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Australian red wines are getting more alcoholic but alcohol statements do not accurately reflect the situation or wine style

November 3, 2018 Beverage No Comments Email Email

Geddes A Drink Publications has announced the release of the 36th edition of Australian Wine Vintages 2019, also widely recognized as The Gold Book due to its signature gold hard-backed cover, and with it is revealed important developments for alcohol levels in Australian wine.

Australian Wines Vintages – The Gold Book is a strictly independent review. It is the result of the author, Rob Geddes MW, and his team of judges that span a diverse cross section of the wine industry including winemakers, wine buyers, consultants and sommeliers. Five thousand wines are tasted over a period of 12 months and the final result is one of dedication and commitment for all involved but is also an enormous opportunity for insight into Australian wine and the industry.

The sheer scale of the judging process means that Geddes and the judges have the ability to discover and analyse factors that are impacting Australian wine overall. This year saw judges note that our wines are richer and riper as vintages are warming due to changing climate conditions. This impacts the alcohol content of wine. It has become evident to the judges of The Gold Book that the flavour and body of the wine often does not align with the alcohol statement and is therefore misleading to the interested consumer.

“People in the business of educating consumers would agree that 11% is light, 13% is medium and 15% full bodied. Under Australia’s label laws the ability to disclose alcohol with a 1.5% variation means that it’s very hard to use the labels to judge wine style,” says Rob Geddes MW.

“My argument is the wine industry has an international leadership role yet it’s got this muddled agreement about alcohol and the ability to misinterpret it. It has been more than 35 years since alcohol disclosure became mandatory on labels and the science of alcohol measurement has improved since then.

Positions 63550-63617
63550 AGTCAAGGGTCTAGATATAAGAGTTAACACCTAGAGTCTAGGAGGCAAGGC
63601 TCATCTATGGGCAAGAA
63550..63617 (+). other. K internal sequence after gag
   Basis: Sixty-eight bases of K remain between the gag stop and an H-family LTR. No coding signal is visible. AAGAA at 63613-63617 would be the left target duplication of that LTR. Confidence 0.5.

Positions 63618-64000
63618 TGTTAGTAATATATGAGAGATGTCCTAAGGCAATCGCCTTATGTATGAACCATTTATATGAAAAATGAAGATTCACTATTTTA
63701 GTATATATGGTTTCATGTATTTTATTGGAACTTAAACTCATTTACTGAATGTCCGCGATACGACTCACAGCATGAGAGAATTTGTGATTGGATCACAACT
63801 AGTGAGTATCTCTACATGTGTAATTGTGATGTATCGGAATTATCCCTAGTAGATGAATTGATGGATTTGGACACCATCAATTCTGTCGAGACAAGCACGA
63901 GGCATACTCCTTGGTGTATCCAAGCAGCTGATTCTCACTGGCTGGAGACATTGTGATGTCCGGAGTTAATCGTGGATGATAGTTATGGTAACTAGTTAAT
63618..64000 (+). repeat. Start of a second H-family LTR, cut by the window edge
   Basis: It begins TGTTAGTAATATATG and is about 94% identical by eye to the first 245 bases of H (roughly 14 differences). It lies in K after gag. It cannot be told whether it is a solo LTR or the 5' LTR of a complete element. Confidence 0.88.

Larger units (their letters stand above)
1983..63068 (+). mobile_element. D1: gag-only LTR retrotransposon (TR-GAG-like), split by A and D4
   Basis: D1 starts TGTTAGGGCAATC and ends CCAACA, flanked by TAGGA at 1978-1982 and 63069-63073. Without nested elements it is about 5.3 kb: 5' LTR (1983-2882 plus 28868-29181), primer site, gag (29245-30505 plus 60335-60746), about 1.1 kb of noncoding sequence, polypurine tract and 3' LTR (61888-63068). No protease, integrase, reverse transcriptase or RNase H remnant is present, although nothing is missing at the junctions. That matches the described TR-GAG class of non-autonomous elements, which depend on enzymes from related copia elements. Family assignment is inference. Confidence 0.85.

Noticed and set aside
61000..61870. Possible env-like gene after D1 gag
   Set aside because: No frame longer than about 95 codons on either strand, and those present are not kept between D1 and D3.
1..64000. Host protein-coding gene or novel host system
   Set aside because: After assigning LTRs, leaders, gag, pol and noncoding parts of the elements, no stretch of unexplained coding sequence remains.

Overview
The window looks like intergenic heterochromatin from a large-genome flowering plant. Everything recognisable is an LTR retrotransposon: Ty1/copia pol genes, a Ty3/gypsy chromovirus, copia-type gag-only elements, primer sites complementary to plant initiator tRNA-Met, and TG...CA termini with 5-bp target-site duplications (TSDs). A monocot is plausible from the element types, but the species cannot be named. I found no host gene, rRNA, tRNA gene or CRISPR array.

We have a leadership moment upon us where we can continue to improve our relationship with the consumer by being more transparent about what’s in the bottle. The more accurate labelling of alcohol to a 0.5% variation which is already used for exported wine would remove an anomaly that could really help consumers understand the wine industry better and what they are drinking.”

Geddes believes the wine industry needs to be as open as possible regarding the alcohol statement, not just in terms of managing intake, but also in terms of the health message and calorie intake. The level of alcohol in wine can vary as much as 10 per cent from 6 per cent in a Moscato d’Asti up to up to 17 per cent in local Shiraz.

“I don’t believe the Australian consumer is being informed to the level they deserve about the great variations between alcohol levels in wine and they should be. Many producers have stepped up now the industry as a whole needs to step up for the benefit of its customers,” explains Geddes MW.

The hip pocket-sized Australian Wine Vintages 2018 – The Gold Book is on sale nationally at selected book and wine retailers or digitally via Amazon and Kindle or online via RRP $34.95.

For the digitally savvy consumer, the guide can also be accessed through the Australian Wine Vintages Appavailable at the App Store for $9.99. Purchasers of the book gain access to the App and its content free of charge.

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